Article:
Modern software development is more of everything: more code, in more languages, on more platforms, with more deployment options. DevOps demands automation to maximize velocity and continuous improvement throughout the process feedback.
All this more also brings more security risk. More code and more complexity mean more places where things can go wrong. More velocity means less time to get things right.
How can you infuse security into DevOps without losing your mind?
The answer is better automation. Instead of running full scans every time you change some code, use intelligent test execution, based on the context, to decide what to run, when to run, and how to run.
This frees up teams to handle each application the best way, with limited configuration by the toolchain team and the flexibility to easily adjust policy in one place.
The alternative is the typical evolution of security testing in software development. One tool—say, static analysis —is integrated first, and along with it comes a variety of choices based on policies that get buried in the tool itself or in the automation scripts. Then another tool—say, software composition analysis (SCA)—is integrated separately into the pipeline, along with an array of additional choices.
This organic, incremental approach often leads to a mess. Cobwebs of integrations join various internal parts of the build and deployment pipelines with various security testing solutions. Policy is implemented in a dozen different integration scripts and configuration files, and it’s nearly impossible to articulate or adjust.
A better way to articulate policy is in the form of machine-readable files, sometimes called policy as code. Using policy as code means it’s precisely specified, and changes made to policy can be readily understood and supported by a change management process. Of course, this implies you have something that knows how to interpret and apply the policy. Instead of spreading the interpretation over multiple tool integrations, you use a single integration layer to provide security, hovering protectively over your usual processes.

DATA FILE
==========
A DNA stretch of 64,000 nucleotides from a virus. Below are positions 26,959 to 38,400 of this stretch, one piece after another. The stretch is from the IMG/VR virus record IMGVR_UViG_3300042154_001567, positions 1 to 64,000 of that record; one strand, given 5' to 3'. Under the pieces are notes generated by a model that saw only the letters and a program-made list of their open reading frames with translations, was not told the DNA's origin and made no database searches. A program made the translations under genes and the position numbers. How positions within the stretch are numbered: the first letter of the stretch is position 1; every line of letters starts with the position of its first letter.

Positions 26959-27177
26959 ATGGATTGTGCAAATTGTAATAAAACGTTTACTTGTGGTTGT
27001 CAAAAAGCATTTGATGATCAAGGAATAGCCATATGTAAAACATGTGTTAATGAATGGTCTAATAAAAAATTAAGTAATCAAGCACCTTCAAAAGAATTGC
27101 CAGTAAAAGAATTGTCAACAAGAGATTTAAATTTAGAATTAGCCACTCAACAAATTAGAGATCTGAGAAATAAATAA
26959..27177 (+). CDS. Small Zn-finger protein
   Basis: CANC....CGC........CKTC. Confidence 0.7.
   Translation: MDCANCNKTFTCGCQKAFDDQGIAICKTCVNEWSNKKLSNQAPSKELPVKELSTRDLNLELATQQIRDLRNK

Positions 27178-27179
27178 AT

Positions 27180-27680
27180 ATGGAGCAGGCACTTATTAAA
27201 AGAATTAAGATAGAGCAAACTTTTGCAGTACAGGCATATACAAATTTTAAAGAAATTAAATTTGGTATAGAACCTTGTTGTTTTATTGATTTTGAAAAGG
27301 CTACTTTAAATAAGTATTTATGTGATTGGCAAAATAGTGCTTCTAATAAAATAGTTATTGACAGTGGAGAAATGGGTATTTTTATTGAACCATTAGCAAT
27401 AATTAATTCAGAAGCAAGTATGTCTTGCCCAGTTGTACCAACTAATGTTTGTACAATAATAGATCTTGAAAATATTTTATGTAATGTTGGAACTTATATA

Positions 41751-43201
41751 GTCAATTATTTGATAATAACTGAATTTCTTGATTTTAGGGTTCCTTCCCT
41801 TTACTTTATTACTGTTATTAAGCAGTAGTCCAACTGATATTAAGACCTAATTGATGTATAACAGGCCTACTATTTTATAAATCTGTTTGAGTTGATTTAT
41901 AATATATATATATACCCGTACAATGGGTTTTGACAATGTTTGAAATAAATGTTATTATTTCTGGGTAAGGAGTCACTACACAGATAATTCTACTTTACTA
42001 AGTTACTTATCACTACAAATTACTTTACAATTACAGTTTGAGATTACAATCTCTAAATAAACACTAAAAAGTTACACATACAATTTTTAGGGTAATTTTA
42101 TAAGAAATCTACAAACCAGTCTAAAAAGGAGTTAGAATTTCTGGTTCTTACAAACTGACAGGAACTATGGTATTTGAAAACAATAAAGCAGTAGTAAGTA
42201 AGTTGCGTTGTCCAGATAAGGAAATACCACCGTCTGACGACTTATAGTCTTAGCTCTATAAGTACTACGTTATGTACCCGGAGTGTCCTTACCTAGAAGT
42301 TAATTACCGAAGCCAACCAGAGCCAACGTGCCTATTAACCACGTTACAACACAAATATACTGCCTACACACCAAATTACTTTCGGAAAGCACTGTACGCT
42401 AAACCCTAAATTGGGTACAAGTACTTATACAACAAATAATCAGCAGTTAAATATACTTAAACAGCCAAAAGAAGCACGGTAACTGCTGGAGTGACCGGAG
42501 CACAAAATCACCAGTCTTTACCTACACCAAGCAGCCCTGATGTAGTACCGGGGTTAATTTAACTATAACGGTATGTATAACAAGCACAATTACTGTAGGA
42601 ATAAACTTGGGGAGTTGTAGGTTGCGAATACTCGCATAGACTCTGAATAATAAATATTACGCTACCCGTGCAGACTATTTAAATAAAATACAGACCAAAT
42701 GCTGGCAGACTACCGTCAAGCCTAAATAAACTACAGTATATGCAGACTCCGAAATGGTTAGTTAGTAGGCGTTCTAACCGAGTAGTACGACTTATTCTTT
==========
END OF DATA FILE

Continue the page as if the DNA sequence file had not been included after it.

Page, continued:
The security layer performs several crucial functions:
- It contains and enforces the policy as code
- It performs appropriate testing at specific events in the development pipeline as dictated by the policy (but optimized for the current state of the project)
- It normalizes results from the security tools
- It simplifies adding new security testing tools or swapping out existing tools
As we think about the future of software security, or trying to build a DevSecOps strategy, treating security holistically as its own layer can ease integrations and make processes resilient to future innovations.
Learn more about intelligent orchestration and how to make security testing a seamless part of the development process in this invaluable report by Gartner, 12 Things to Get Right for Successful DevSecOps.
Jonathan Knudsen, Senior Security Strategist, Synopsys
Synopsys Software Integrity Group helps development teams build secure, high-quality software, minimizing risks while maximizing speed and productivity. Synopsys, a recognized leader in application security, provides static analysis, software composition analysis, and dynamic analysis solutions that enable teams to quickly find and fix vulnerabilities and defects in proprietary code, open source components, and application behavior. With a combination of industry-leading tools, services, and expertise, only Synopsys helps organizations optimize security and quality in DevSecOps and throughout the software development life cycle. Learn more at www.synopsys.com/software.